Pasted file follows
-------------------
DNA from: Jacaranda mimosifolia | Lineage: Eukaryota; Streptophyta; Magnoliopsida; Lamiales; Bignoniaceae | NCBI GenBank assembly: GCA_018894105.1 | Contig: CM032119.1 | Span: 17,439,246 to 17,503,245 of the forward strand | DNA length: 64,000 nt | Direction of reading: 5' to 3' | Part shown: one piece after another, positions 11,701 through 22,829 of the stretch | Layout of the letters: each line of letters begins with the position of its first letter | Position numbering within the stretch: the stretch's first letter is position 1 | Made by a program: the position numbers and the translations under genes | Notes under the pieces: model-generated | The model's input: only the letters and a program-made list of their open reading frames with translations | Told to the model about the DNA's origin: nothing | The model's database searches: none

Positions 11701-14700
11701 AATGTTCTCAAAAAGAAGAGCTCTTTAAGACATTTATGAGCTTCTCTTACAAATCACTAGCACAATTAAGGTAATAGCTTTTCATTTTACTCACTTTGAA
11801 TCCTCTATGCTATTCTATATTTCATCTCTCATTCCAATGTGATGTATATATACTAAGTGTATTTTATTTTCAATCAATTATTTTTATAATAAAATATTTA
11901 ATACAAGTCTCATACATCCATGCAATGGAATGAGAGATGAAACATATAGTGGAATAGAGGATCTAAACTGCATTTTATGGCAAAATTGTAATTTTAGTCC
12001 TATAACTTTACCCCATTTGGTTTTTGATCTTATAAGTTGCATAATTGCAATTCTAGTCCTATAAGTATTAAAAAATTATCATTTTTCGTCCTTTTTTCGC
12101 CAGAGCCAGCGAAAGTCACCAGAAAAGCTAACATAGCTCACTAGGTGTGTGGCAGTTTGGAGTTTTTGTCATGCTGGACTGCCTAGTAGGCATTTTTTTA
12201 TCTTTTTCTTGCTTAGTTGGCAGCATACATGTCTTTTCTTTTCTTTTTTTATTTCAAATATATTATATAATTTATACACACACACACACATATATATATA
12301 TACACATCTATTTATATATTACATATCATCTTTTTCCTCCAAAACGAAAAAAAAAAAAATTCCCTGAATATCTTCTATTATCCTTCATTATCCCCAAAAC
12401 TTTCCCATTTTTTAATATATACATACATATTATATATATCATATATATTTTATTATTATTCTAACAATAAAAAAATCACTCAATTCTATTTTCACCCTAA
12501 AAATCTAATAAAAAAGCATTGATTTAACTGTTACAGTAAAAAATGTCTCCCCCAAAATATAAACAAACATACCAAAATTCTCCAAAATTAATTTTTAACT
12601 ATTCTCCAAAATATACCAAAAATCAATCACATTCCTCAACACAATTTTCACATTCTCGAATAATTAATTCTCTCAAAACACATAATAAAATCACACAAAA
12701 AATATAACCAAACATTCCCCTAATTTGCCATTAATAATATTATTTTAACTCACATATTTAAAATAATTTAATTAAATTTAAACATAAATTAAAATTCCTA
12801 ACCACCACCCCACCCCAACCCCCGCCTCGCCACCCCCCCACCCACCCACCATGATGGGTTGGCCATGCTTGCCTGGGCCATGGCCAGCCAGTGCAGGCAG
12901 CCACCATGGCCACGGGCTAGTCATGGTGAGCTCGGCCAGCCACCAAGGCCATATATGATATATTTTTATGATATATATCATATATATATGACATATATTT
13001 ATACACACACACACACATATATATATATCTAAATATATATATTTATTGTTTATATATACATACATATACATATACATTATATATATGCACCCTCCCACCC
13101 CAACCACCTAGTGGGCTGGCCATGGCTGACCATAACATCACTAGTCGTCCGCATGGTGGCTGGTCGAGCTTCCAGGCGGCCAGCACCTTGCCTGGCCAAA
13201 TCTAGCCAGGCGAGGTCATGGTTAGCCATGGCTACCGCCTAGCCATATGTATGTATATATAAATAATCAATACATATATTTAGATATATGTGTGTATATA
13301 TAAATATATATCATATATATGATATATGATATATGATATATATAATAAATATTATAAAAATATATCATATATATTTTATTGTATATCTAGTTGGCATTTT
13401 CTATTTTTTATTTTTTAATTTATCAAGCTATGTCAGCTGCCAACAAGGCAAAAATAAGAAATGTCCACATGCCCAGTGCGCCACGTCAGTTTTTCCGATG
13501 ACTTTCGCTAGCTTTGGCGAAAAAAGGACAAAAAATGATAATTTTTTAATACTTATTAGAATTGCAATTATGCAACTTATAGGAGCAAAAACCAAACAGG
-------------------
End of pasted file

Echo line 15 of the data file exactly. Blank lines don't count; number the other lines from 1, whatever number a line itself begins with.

12901 CCACCATGGCCACGGGCTAGTCATGGTGAGCTCGGCCAGCCACCAAGGCCATATATGATATATTTTTATGATATATATCATATATATATGACATATATTT